Structural flexibility of the active site is required for two consecutive reductions within one FDBR

Based on the structures and on the sequence alignment (Supplementary Figure S1), the binding pockets of all FDBRs are lined with hydrophobic and aromatic residues, making van der Waals and π-stacking interactions the dominating factor for substrate binding. Very few residues in the active site are chemically able to participate in substrate protonation and are found to be highly conserved amongst FDBRs. Also the general binding mode with the A-ring buried deeper seems to be identical throughout the FDBR family, regardless of the site of reduction (Supplementary Figure S5).

Considering the similarities between PebS and PebA, the question arises, which structural features of PebA are responsible for the termination of the BV reduction at the intermediate 15,16-DHBV, whereas it is directly processed to PEB in PebS? The binding pocket of PebA forces BV into a strained roofed conformation (Figure 5). This conformation results from steric restraints imposed by size variation of apolar protein side chains. For example, substitution of Met212 by a phenylalanine residue in combination with the substitution of Iso86 by valine in PebA forces the rotation of the D-ring of BV (Figure 6 and Supplementary Figure S5). In contrast, in PebS the pocket is much larger, leaving room for the tilting of the D-ring after reduction of the C-15–C-16 double bond to form the non-planar product 15,16-DHBV (Figure 6). It has been proposed that rearrangement of 15,16-DHBV in PebS is required for stereospecific reduction of the A-ring. Even though a structure of PebS with the bound intermediate 15,16-DHBV is still missing, the observed binding flexibility for BV supports such a rearrangement [8]. In contrast, very little conformational variation for a variety of substrates has been observed in PcyA [11,20,22]. The intermediate 181,182-DHBV of the PcyA reduction still retains the conjugated π-system of BV, which extends over all four tetrapyrrole rings. Therefore no large structural changes have to be accomodated during the two successive reductions (Figure 6 and Supplementary Figure S5).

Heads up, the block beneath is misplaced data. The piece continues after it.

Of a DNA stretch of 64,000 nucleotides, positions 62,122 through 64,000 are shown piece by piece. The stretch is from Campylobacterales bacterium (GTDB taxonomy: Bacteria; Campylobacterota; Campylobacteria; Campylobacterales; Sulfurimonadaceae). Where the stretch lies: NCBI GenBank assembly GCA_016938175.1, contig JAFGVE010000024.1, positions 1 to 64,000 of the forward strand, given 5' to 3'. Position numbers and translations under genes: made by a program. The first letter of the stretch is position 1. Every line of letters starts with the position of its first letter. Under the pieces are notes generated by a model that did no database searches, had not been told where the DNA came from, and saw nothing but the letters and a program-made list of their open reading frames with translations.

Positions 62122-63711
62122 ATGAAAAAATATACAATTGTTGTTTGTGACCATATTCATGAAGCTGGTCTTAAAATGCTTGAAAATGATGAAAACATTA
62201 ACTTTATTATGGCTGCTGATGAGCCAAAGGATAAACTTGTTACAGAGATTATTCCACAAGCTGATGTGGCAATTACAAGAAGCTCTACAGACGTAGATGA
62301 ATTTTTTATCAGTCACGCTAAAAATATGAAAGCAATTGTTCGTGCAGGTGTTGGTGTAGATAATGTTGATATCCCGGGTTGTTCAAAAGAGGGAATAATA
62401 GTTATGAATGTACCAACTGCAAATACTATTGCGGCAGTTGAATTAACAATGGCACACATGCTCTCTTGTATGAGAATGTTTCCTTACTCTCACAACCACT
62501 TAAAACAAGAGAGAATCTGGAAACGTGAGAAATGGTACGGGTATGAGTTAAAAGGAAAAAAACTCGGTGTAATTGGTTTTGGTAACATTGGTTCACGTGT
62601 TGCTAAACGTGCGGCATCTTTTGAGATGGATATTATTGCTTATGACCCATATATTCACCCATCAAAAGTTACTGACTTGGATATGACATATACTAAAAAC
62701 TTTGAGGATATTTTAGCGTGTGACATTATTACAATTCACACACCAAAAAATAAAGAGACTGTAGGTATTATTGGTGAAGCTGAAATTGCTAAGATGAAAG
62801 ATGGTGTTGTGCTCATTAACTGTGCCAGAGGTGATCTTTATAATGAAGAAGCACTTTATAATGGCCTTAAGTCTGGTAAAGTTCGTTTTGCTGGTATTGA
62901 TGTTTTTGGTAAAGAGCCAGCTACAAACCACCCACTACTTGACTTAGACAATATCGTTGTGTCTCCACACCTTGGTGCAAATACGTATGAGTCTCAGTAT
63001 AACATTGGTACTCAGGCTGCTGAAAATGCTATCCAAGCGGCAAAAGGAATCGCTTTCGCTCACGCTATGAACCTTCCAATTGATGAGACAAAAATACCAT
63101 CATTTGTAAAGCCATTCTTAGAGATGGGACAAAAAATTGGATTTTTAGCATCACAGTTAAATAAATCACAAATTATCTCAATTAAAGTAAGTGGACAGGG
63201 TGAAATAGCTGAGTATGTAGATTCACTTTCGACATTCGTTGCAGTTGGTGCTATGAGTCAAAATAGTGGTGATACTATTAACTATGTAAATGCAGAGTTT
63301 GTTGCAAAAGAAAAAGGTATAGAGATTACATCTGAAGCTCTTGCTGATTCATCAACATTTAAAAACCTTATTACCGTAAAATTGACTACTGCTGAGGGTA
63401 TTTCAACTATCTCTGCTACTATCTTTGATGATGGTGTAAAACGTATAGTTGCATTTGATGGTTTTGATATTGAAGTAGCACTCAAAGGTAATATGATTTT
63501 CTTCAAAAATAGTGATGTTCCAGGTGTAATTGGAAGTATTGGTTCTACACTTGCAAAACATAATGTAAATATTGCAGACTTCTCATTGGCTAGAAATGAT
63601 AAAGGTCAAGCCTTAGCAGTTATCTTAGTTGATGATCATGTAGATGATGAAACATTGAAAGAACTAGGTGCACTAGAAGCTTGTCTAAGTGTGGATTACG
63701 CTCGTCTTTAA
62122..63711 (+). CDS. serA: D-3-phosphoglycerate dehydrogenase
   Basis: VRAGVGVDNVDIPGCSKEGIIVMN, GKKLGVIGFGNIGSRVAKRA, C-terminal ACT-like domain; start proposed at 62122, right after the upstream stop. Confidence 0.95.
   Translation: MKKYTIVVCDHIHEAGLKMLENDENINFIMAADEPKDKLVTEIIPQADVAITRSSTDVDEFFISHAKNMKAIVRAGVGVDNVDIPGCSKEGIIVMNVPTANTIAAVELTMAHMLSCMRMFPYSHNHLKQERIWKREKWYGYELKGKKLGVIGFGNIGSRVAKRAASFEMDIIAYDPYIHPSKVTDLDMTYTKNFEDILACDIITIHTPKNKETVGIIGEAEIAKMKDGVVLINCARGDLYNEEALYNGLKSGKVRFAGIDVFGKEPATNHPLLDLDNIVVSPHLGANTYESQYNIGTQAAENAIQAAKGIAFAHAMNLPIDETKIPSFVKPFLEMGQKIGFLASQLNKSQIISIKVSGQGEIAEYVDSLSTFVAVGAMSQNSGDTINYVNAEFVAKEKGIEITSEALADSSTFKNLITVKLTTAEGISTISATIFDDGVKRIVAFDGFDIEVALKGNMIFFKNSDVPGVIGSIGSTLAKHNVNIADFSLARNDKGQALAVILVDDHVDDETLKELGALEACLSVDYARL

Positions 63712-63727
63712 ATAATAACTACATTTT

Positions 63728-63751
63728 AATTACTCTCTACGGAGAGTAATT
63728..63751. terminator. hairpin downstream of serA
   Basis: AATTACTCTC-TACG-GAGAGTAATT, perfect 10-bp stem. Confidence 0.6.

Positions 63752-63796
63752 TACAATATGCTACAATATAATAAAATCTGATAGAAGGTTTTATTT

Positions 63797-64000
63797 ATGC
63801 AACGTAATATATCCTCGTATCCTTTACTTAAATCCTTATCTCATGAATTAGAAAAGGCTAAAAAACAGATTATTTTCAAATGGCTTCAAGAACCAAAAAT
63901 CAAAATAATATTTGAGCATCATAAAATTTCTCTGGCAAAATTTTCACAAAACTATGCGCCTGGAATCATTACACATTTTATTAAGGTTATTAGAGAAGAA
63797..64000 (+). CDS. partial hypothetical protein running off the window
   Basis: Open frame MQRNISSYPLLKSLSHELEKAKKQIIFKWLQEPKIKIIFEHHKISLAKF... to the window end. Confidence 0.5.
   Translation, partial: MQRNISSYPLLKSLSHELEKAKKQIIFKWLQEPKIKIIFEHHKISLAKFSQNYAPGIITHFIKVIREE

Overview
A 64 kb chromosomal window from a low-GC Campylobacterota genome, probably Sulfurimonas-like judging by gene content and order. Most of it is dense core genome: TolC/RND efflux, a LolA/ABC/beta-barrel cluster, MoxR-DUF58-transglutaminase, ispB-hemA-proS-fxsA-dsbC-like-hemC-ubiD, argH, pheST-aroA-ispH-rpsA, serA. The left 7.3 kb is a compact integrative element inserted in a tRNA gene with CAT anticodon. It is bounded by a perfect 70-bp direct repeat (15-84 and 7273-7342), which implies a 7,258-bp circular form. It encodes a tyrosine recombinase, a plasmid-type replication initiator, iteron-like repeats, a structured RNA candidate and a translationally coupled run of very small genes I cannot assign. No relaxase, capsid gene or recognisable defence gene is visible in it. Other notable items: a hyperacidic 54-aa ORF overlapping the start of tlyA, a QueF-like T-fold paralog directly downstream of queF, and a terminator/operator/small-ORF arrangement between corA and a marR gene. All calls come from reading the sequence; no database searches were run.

Asp205 is critical for A-ring reduction